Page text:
The Advertising Standards Bureau has dismissed complaints about the controversial meat ad featuring Lord Ganesha eating lamb, which removes any obstacles to have it removed from circulation.
The Meat and Livestock Australia (MLA) ad was released in early September and caused a stir after it showed a group of various religious divinities, gods and prophets seated around the table enjoying a meal.
Complaints came thick and fast with the Hindu community upset that Lord Ganesha, a symbol of vegetarianism, was linked to an ad selling meat.
Despite calls from the Indian government, the Hindu Council of Australia and a Liberal MP to ban the ad, the ASB found Lord Ganesha was depicted in a positive light during the commercial and it did not breach the standards code.
“Following considerable discussion the majority of the board considered that the overall tone of the advertisement is light-hearted and humorous and in their view the intent is to be inclusive in a manner which promotes a harmonious and multi-faith environment,” the review read.
“The majority of the board considered that the depiction of Lord Ganesha was overall a positive and depiction and that his inclusion in a scene that might suggest he can eat meat is not less favourable than the manner in which the other religions are also depicted.”
The ASB said while many Hindus are vegetarian, vegetarianism is not a requirement of this faith.
It said the depiction of Lord Ganesh was “simply symbolic of the Hindu faith and his inclusion is part of the message of an inclusive multi-faith meal”.
The board also found the commercial “does not denigrate Christianity or Christians” after it showed Jesus making a joke and performing a “reverse miracle”.
The Hindu Council of Australia called for the ad to be banned, saying it was a “crude and deplorable attempt by Meat and Livestock Australia to use images of Ganesha to promote lamb consumption”.
Karthik Arasu, a member of Melbourne’s Hindu community, said the decision was disappointing.
“It’s an unfortunate decision… we will take all measures possible to stop harassment, bullying and Hinduphobia by Meat & Livestock Australia,” Mr Arasu told SBS Punjabi.
“I hope Lord Ganehsa will give them the understanding of respecting others.”
The Hindu Council of Australia said it planned to hold nationwide protests against Meat & Livestock Australia on Sunday.
“Our protest is against the insensitivity shown by MLA against the Hindu community even as both sides of politics have supported us in our call for revoking this ad,” Balesh Dhankhar, spokesperson for the Hindu Council of Australia told SBS Punjabi.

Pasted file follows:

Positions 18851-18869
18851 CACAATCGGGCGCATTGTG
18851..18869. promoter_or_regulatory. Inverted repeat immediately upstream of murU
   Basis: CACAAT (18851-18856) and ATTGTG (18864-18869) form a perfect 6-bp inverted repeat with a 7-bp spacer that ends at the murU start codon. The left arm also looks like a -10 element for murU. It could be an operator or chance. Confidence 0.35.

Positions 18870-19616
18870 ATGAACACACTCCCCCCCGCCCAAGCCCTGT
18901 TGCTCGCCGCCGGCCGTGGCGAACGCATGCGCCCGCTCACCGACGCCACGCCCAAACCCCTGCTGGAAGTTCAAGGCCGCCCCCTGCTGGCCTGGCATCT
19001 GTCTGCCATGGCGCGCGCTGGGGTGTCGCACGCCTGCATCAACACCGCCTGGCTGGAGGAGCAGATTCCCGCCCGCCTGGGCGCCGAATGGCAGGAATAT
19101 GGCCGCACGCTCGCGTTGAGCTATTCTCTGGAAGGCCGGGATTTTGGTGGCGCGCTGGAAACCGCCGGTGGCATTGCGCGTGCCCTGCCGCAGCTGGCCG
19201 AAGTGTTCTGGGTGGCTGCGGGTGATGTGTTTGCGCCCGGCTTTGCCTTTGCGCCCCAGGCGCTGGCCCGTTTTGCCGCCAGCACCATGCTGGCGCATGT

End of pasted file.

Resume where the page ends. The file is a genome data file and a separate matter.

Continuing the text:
The timing of the ad was especially bad with Ganesha celebrations in full swing for the Hindu community in Australia on the occasion of Ganesh Chaturthi.
“The portrayal of a Hindu God (Lord Ganesha) along with the talk of lamb in the advert is disgraceful, offensive and inappropriate,” a complaint to the ASB read.
“Lord Ganesha represents vegetarianism since he is a vegetarian. Most Hindus are vegetarians. This is very offensive and misinformation to represent him in this way. How can a vegetarian diet be used to sell meat eating.”
The Hindu community in Australia and the Indian government had expressed their anger at the use of Ganesha in the commercial.
The Indian government launched a diplomatic request to withdraw the advertisement. The statement read the Indian consulate in Sydney was dealing with MLA to take down the commercial.
Meat and Livestock Australia followed up the decision with a statement welcoming the ABS Board’s decision.
“MLA welcomes the Advertising Standards Bureau’s dismissal of complaints that MLA breached the Advertising Standards Code in its latest Lamb advertising campaign,” the MLA statement read.
“Like previous “You Never Lamb Alone” campaigns, this year’s Spring Lamb campaign seeks to promote the value of unity and inclusivity. There was never an intention to offend, rather we wanted to ensure that we were as inclusive as possible.
“To this end, those religions that don’t typically eat red meat are not shown consuming Lamb in the advertisement but are still invited to the table.
“MLA advertisements have a history of being irreverent and jovial, but we are a responsible advertiser acting always with the intent of adhering to the Advertising Standards Code. Today’s outcome reflects our ongoing commitment to the Code and to responsible advertising.”
The ad has more than one million views on Youtube.
Online Source www.sbs.com.au